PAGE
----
|Shields Jr, Fletcher|
Submitted to: Journal of Soil and Water Conservation
Publication Type: Other
Publication Acceptance Date: December 30, 2007
Publication Date: January 2, 2008
Citation: Shields Jr, F.D., Smiley, P.C., Cooper, C.M. 2008. Modifying Erosion Control Structures for Ecological Benefits. Journal of Soil and Water Conservation. 62(6):157A. Interpretive Summary: Research conducted in the 1990s showed that many species of birds, reptiles, amphibians, mammals, and fish could be found in areas affected by installation of edge-of-field water control structures known as drop pipes. The number of invertebrate species was greater when the drop pipes were designed to create small pods and land managers allowed native vegetation to develop around pond margins. Recent communication with action agency personnel and other researchers showed that interest in implementing these findings and extending knowledge about benefits of drop pipes is strong.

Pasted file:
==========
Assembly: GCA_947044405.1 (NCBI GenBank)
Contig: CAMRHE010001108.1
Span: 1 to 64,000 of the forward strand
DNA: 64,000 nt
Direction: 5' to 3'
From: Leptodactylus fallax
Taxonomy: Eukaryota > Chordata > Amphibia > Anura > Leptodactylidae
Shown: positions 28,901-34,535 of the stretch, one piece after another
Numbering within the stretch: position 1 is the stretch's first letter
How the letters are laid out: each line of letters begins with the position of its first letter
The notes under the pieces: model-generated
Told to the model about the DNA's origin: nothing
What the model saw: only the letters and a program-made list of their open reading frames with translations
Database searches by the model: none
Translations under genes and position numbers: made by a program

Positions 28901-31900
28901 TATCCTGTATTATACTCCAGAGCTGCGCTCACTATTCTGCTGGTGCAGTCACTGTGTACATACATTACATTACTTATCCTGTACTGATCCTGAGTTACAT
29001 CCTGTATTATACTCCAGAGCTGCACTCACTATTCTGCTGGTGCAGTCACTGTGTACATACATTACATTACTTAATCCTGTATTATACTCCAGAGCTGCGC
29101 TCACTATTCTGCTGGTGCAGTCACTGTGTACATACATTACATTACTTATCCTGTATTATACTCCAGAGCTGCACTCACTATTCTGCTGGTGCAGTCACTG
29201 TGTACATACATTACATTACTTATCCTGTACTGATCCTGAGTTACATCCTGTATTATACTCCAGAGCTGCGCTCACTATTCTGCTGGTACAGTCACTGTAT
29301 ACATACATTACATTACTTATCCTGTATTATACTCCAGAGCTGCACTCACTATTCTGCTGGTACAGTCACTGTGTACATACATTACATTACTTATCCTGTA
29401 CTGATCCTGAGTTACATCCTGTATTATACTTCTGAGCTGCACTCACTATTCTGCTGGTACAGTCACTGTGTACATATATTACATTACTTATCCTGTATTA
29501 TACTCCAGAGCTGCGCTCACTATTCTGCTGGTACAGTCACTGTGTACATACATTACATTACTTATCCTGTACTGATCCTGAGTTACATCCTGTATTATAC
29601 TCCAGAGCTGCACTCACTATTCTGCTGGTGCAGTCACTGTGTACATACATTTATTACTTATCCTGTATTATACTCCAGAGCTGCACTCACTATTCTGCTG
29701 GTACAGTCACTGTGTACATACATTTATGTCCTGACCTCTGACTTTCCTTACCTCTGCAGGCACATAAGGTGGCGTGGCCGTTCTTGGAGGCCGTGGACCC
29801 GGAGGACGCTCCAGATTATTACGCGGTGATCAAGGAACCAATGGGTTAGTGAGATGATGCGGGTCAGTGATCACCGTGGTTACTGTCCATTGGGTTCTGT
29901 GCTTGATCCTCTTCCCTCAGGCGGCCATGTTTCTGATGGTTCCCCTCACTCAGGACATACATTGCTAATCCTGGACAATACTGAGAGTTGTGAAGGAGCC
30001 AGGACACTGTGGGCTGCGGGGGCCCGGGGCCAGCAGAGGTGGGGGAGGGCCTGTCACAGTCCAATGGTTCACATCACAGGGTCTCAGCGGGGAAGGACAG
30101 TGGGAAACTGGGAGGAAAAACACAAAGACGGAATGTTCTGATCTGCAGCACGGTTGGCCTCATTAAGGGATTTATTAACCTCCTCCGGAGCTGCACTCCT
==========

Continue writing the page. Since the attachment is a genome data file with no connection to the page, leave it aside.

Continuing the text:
Technical Abstract: Edge-of-field water control structures known as drop pipes are widely employed to control gully erosion, particularly along incised streams. Previous research showed that incidental habitats created by installation of these structures supplemented stream corridors by supporting large numbers of invertebrate species. More recent communications with practitioners and technology transfer specialists documented increasing acceptance of the need to create and manage habitat features when designing and installing drop pipes in riparian zones.